Rheumatoid Arthritis and the Lung

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PatientPlus articles are written by UK doctors and are based on research evidence, UK and European Guidelines. They are designed for health professionals to use, so you may find the language more technical than the condition leaflets.

See also: Biological Medicines for Rheumatoid Arthritis written for patients

See also separate Rheumatoid Arthritis article.

Lung disease is a well-recognised and important extra-articular manifestation of rheumatoid arthritis. A study in New Zealand of patients recently diagnosed with rheumatoid arthritis found that 30% of patients reported respiratory symptoms (dyspnoea, cough, wheeze), 20% of patients had physiological evidence of airflow obstruction and 40% had reduced gas transfer. The prevalence of abnormalities found with high-resolution CT was decreased attenuation in 67%, bronchiectasis in 35%, bronchial wall thickening in 50%, ground glass opacification in 18% and reticular changes in 12% of patients[1].

The range of pulmonary problems associated with rheumatoid arthritis includes[2]:

  • Rheumatoid nodules:
    • The only pulmonary manifestation specific to rheumatoid arthritis.
    • They are typically benign but can lead to pleural effusion, pneumothorax, haemoptysis, secondary infection, and bronchopulmonary fistula.
  • Caplan's syndrome[3]
    • See also separate Caplan's Syndrome article.
    • In 1953, Caplan described a characteristic radiographic pattern in coal miners with rheumatoid arthritis that was distinct from the typical progressive massive fibrosis pattern of coalworkers' pneumoconiosis.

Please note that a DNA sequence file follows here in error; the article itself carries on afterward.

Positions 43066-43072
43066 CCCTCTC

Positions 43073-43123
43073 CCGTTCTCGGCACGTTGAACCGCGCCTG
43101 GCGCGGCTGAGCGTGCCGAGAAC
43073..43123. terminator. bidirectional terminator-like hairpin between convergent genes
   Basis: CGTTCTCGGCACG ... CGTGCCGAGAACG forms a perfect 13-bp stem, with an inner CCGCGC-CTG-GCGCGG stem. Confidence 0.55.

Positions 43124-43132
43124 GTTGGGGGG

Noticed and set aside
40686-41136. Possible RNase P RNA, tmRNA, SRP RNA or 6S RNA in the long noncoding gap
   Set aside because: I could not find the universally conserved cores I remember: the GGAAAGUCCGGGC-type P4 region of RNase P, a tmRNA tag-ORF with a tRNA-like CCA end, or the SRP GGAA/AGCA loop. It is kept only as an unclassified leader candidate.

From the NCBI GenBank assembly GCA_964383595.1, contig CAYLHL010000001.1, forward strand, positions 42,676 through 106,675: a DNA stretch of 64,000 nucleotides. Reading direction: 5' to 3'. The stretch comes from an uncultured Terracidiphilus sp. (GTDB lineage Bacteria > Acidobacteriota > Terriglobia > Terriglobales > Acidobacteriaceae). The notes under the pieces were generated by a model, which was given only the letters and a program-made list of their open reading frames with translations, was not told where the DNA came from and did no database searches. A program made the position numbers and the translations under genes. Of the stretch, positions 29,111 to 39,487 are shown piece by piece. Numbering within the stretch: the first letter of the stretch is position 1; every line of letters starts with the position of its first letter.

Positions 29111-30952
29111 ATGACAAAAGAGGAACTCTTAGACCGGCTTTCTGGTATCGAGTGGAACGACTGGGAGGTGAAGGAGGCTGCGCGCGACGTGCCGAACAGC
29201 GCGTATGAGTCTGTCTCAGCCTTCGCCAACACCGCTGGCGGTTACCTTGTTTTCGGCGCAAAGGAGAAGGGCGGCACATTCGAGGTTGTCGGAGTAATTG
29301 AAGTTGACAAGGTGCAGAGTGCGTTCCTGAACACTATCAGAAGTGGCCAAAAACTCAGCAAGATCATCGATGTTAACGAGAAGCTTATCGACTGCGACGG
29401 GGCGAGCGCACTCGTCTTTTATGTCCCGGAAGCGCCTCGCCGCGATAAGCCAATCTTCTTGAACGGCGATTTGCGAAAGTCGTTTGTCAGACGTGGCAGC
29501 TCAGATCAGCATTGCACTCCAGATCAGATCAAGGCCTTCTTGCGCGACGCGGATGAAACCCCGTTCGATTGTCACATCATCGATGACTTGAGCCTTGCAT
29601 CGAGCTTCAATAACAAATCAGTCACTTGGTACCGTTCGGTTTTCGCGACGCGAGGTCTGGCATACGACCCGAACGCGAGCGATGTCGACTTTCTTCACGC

• CXRs show multiple well-defined rounded nodules, which are about 0.5-2 cm in diameter, distributed throughout the lungs but predominantly at the lung periphery.
  • Interstitial lung disease (ILD)[4]
    • ILD and airways disease are the most common forms of rheumatoid arthritis-related lung disease[5].
    • ILD can be present in most types of connective tissue disease, including rheumatoid arthritis, scleroderma, systemic lupus erythematosus, polymyositis or dermatomyositis, Sjögren's syndrome and mixed connective tissue disease[6].
    • ILD most often occurs in middle-aged men. It is usually associated with severe arthritis and high serum levels of rheumatoid factor.
    • It presents with insidious onset of dyspneoa with occasional dry cough.
    • Associated pulmonary vasculitis may cause pulmonary hypertension.
  • Bronchiolitis:
    • Bronchiolitis obliterans with organising pneumonia: clinical features include cough, shortness of breath, and bilateral crackles. The vital capacity is slightly decreased and the diffusing capacity is moderately to severely decreased. High-resolution chest CT scan shows bilateral ground-glass opacities with air bronchograms and triangular, pleura-based opacities. Steroids are the best treatment option. The prognosis is generally good, with resolution and cure for most patients[7].
    • Obliterative bronchiolitis: a rare, usually fatal condition. Associated with penicillamine, gold, and sulfasalazine treatment. Presents with rapid-onset dyspnoea and dry cough. Fever is uncommon.